Tuesday, July 5, 2011

WEB OF SPIDER-MAN #91 - August 1992

Making Amends Meet

: Howard Mackie (writer), Alex Saviuk (penciler), Williamson/Stegbauer/Milgrom (inks), Rick Parker (letterer), Bob Sharen (colorist)

The Plot: Peter Parker runs across Betty Brant, who’s working on an undercover story. She takes him to a diner, urging him to tell Jonah Jameson that the story is bigger than they originally suspected. Suddenly, the diner is attacked by Whisper and Pulse. As Spider-Man, Peter defends Betty, who surprises him with her new, tougher attitude. Pulse accidentally kills Whisper during the fight, but seems unaffected. He triggers an explosion to cover his escape. Betty reveals that the Foreigner was behind the attack, but she refuses Spider-Man’s help.

The Subplots: Before encountering Betty, Spider-Man happens to swing past Killer Shrike’s hotel room. Convinced that Spider-Man was sent by mysterious agents to kill him, he attacks. After leaving Shrike for the police, Spider-Man begins to contemplate why so many of his old enemies return, and questions if he ever really helps anyone.

Web of Continuity: The Foreigner arranged the death of Betty’s husband, Ned Leeds, whom everyone still believes was the original Hobgoblin at this point.

*See _________ For Details: Peter wonders if his recent encounter with Carnage has shaken him. A footnote points to recent issues of Amazing Spider-Man.

Creative Differences: On page 15, an added word balloon claims that Spider-Man’s spider-sense is detecting Pulse’s attack, which clearly isn’t what the art shows us.

I Love the ‘90s: Spider-Man remarks that Killer Shrike is filled with more conspiracy theories than an Oliver Stone film.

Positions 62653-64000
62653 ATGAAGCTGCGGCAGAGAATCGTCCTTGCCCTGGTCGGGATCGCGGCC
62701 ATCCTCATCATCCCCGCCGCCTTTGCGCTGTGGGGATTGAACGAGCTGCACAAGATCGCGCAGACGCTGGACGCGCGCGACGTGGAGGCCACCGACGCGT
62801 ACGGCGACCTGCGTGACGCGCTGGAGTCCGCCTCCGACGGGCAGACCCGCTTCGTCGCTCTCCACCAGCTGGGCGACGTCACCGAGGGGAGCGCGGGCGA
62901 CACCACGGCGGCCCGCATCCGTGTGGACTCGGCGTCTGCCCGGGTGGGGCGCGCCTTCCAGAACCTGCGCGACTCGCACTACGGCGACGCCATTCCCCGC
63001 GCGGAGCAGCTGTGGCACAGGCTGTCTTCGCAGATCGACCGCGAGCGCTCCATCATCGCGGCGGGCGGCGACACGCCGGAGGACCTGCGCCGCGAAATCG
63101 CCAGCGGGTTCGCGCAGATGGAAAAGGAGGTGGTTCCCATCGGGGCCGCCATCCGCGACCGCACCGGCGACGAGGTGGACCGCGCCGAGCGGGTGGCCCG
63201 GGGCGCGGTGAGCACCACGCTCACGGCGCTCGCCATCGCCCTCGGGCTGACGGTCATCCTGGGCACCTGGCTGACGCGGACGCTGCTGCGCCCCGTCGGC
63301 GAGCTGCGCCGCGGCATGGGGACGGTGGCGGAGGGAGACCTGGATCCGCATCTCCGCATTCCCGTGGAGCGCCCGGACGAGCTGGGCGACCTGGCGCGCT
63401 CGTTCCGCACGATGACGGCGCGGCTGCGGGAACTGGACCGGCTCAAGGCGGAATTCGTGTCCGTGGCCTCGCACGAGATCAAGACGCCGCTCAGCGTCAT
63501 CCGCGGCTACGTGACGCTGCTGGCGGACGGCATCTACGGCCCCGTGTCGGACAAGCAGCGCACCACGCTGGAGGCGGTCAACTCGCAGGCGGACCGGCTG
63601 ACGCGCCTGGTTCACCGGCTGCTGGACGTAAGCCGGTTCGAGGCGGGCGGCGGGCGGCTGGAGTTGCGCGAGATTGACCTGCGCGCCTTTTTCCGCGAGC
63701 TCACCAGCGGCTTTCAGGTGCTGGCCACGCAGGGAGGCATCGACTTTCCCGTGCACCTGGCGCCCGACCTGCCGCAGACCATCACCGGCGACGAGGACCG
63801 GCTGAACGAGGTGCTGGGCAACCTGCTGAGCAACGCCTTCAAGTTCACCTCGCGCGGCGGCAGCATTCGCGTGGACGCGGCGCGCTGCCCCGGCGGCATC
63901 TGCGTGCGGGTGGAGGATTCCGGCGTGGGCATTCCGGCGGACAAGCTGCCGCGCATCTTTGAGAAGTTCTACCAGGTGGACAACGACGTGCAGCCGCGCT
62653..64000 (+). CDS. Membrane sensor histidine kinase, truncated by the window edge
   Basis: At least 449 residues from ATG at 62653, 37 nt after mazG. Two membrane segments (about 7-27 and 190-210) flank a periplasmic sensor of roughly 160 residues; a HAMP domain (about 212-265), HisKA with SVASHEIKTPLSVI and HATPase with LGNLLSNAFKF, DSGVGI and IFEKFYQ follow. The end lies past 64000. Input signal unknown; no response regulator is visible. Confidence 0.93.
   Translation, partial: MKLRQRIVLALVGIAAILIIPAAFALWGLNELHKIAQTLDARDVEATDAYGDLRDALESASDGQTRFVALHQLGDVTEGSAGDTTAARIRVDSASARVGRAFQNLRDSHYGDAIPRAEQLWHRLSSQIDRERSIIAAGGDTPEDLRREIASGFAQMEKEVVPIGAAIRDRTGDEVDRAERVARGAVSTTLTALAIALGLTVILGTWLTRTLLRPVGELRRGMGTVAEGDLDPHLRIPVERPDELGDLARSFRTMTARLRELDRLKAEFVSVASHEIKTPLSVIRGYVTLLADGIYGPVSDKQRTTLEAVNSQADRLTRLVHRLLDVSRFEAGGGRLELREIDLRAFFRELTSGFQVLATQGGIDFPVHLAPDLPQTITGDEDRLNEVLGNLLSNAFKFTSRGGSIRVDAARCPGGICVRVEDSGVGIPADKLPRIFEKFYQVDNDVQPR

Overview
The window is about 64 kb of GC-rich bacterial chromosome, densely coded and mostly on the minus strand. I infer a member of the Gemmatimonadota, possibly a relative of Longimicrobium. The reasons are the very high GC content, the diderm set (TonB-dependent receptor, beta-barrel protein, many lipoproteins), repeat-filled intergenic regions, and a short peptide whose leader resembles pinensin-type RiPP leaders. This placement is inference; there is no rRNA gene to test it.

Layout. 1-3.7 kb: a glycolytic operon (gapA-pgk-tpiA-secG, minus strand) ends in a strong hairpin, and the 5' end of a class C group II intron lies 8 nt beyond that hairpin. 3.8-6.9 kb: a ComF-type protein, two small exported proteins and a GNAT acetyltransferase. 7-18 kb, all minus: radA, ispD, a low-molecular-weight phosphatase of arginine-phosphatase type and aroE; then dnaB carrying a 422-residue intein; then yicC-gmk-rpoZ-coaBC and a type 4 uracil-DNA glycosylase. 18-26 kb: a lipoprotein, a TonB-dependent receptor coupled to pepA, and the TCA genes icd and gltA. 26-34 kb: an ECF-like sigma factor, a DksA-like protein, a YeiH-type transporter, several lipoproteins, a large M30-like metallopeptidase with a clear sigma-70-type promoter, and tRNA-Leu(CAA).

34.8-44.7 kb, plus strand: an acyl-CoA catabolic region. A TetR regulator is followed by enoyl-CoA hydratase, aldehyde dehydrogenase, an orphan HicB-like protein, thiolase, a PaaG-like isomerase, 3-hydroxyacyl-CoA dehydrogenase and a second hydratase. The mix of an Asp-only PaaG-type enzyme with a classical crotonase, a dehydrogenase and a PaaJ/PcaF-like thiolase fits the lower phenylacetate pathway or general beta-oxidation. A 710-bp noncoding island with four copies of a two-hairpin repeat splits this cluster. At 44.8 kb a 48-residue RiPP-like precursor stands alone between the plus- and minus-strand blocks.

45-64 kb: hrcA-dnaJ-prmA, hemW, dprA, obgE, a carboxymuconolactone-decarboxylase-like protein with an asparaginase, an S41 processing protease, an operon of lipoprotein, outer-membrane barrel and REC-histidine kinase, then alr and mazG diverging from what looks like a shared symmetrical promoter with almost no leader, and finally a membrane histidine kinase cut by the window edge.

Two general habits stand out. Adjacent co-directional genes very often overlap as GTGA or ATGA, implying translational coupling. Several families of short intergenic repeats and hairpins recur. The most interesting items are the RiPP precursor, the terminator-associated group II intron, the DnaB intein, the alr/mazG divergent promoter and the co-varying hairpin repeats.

Review: Overlooking Betty’s butch makeover, this isn’t bad at all. After an opening action sequence with perpetual loser Killer Shrike, Spidey begins to wonder why his old foes never go away, and if he’s actually helped any of his friends by becoming Spider-Man. That’s classic Spidey melodrama, and it’s a respectable starting place for a story. He can’t talk to MJ about his feelings because she’s late for work, but as luck would have it, he just so happens to spot Betty, dressed like a hooker, down the street.

I can understand why Gerry Conway made Betty a reporter towards the end of his run, but I wish someone had made an effort to actually show her transition into the job. Out of nowhere, she’s been given a massive undercover assignment, learned jujitsu, and grown a spine of steel. Having her investigate the Foreigner is a nice use of past continuity, but she’s almost “Betty” in name only at this point. As for Whisper and Pulse, the metafictional answer to Peter’s earlier complaint that he only faces old villains, well…it’s the ‘90s. They could’ve been worse. I actually do like Whisper, who has the power to absorb sound and use it as energy, and a decent character design by Saviuk. It’s possible he’s an early Spawn clone, but Saviuk doesn’t go too far over the top, and I like his color scheme. Pulse, on the other hand, just seems like a generic laser blaster in body armor. At least this time, Spider-Man’s not facing an entire team consisting of this brand of loser, so he’s not a major drag on the story.

1 comment:

Matt said...

I'd picked up issues here and there over the years, mainly during Conway's run, but this was my first issue as a regular reader of Web, and I stuck with the title from here all the way to the end.

I was also reading Amazing regularly at the time, but for some reason I still only sporadically picked up Spectacular and Spider-Man. I finally made them regualr monthly reading material when the Clone Saga began, and all the titles basically became one weekly story for a few years. It may have been a ploy to get readers to pick up all four books, but it worked on me!

Related Posts Plugin for WordPress, Blogger...